Tour de France stage 16: Australian Rogers wins

Tour de France stage 16: Australian Rogers wins
Australian Michael Rogers won the 16th stage of the Tour de France on Tuesday. Photo: Eric Feferberg/AFP
Australian rider Michael Rogers won stage 16 of the Tour de France in the Pyrenees on Tuesday ahead of Frenchman Thomas Voeckler. The 237.5km stage was the longest of the the 2014 "Grande Boucle".


Australian Michael Rogers won the 16th stage of the Tour de France on Tuesday.

The wily veteran, who won two stages at the Giro d'Italia in May after coming back from a temporary doping suspension, outfoxed four escape companions to take the win following a mammoth 237.5km from Carcassonne to Bagneres-de-Luchon.

Frenchman Thomas Voeckler took second on the stage in a sprint finish ahead of Vasil Kiryienka of Belarus.

Further behind Italian Vincenzo Nibali held onto his race leader's yellow jersey, 4min 37sec ahead of Alejandro Valverde, as he came home in a small and elite group of his closest rivals.

One of the big losers on the day, though, was 23-year-old Frenchman Romain Bardet, who was dropped on the hors category Port de Bales climb and lost 1:50 to his rivals for a podium finish.

That promoted 24-year-old compatriot Thibaut Pinot from fourth to third with veteran 37-year-old Jean Christophe Peraud, another Frenchman, moving up from sixth to fourth.

Bardet dropped from third to fifth and is now 6:40 off Nibali but, more importantly having started the day 16sec ahead of Pinot, he now trails his compatriot by 1:36.

The other big loser amongst the leading pack was American Tejay Van Garderen who was dropped much earlier than Bardet and gave up around 3:30 to drop to more than four minutes off a podium spot.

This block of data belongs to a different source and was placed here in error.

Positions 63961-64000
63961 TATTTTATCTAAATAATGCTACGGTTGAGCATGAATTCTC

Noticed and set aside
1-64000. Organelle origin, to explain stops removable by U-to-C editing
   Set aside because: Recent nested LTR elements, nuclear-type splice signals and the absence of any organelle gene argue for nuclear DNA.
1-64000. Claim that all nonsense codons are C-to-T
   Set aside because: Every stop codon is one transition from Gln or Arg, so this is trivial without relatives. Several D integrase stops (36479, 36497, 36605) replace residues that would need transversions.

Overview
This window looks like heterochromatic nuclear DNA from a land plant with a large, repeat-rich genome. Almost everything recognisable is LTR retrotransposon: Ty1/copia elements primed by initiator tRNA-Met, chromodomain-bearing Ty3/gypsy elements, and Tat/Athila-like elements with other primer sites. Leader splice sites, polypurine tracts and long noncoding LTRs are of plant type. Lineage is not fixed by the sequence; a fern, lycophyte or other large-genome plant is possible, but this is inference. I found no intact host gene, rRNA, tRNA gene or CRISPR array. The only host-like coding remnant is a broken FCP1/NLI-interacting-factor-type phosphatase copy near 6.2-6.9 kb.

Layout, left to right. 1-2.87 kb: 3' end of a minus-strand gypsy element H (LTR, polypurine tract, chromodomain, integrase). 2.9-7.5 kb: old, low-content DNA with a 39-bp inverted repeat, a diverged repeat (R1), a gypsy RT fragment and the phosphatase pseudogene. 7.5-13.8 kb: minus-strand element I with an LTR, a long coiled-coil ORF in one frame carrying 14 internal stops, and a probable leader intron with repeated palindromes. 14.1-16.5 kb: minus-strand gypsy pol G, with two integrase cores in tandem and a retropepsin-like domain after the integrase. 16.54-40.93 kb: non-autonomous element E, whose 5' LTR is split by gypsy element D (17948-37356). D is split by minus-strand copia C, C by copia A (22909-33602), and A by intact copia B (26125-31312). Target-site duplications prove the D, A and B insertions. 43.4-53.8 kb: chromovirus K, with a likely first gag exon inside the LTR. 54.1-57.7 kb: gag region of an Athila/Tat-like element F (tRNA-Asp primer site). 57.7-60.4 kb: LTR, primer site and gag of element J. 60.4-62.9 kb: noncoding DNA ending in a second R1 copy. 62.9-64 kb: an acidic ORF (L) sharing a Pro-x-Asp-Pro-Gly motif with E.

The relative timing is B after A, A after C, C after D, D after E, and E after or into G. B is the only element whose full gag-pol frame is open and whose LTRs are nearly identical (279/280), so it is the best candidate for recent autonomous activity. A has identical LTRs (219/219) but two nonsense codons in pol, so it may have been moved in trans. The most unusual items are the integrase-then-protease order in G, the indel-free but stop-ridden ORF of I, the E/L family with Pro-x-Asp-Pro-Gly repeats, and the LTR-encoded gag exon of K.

Tour de France leader Vincenzo Nibala and his fellow riders head into the Pyrenees on Tuesday and despite a healthy lead of 4m37 seconds over second placed Alejandro Valverde, the Italian rider said he and his Astana teammates will need to take care over the coming days.

"The week that's coming is very important, the best thing will be to keep our concentration because there will be difficulties," said the 29-year-old Italian.

"We must be wary of breakaways because there will be people who are now a long way back in the standings who could get into a dangerous breakaway, so it could become difficult to manage the race and the support of the team will be very important."

Tuesday's 237.5km trek from Carcassonne to Bagneres-de-Luchon is the longest stage of the race and tackles the hors category Porte de Bales climb before heading into a speedy 20km descent to the finish.

Wednesday's stage from Saint-Gaudens is more than 100km shorter at 124.5km but that will merely push the pace up and it includes three first category climbs before the hors category summit finish at Saint-Lary.

It's the biggest danger for sprinters who will need to get home inside the time limit in order to continue.

If that isn't enough, Thursday's 145.5km stage from Pau tackles the two behemoths of the race, the Col du Tourmalet and the Hautacam summit finish.

With Nibali almost over the hill and out of sight, there is at least an intriguing battle for second with five riders separated by just 1:31.

VIDEO preview of stage below:

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